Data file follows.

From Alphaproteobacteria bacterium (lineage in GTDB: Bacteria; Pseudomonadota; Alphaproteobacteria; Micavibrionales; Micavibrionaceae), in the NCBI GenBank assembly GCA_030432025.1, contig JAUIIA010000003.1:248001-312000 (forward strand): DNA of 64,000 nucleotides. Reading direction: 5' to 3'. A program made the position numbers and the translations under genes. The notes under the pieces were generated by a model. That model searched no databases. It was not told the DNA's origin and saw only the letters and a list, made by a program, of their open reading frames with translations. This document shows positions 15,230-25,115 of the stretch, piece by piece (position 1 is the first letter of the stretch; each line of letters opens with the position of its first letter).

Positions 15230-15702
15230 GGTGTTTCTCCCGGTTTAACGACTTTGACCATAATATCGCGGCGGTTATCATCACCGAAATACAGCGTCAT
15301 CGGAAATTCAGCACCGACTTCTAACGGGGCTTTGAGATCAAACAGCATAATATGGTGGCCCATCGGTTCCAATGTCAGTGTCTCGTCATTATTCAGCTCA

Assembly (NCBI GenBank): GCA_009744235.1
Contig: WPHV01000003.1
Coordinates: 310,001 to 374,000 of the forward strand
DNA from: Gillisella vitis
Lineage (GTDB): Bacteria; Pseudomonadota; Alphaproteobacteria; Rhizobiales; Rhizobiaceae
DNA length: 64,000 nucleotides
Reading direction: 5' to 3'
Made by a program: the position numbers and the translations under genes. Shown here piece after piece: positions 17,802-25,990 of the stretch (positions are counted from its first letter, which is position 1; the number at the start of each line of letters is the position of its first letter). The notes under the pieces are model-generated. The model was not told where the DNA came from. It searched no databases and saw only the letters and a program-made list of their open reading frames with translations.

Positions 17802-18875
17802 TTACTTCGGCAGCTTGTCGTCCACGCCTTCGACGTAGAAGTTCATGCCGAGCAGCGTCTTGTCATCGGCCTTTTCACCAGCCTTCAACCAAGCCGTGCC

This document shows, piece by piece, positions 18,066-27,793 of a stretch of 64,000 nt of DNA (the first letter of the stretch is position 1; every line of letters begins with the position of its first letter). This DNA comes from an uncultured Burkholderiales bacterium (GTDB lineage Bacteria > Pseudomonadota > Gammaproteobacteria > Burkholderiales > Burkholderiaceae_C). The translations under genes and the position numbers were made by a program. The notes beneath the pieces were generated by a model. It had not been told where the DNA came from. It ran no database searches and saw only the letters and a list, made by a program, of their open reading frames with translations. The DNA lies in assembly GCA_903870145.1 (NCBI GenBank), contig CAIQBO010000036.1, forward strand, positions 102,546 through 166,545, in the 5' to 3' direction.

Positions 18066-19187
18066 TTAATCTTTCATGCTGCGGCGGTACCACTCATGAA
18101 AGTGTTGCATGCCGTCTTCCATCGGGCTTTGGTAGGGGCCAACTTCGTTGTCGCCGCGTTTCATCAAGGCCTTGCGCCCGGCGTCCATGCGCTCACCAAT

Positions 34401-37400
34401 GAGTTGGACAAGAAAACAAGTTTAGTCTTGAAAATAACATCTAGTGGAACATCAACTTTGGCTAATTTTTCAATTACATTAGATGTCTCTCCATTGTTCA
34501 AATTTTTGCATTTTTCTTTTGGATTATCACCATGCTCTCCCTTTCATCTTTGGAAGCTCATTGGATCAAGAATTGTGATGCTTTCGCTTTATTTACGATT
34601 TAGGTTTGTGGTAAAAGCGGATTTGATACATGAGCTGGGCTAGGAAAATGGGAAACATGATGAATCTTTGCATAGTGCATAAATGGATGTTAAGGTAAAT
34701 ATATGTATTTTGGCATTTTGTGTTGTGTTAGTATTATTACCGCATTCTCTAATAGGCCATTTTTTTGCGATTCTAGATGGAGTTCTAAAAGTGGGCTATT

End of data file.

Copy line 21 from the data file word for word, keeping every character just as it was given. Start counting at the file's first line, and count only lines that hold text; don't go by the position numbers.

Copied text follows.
34501 AATTTTTGCATTTTTCTTTTGGATTATCACCATGCTCTCCCTTTCATCTTTGGAAGCTCATTGGATCAAGAATTGTGATGCTTTCGCTTTATTTACGATT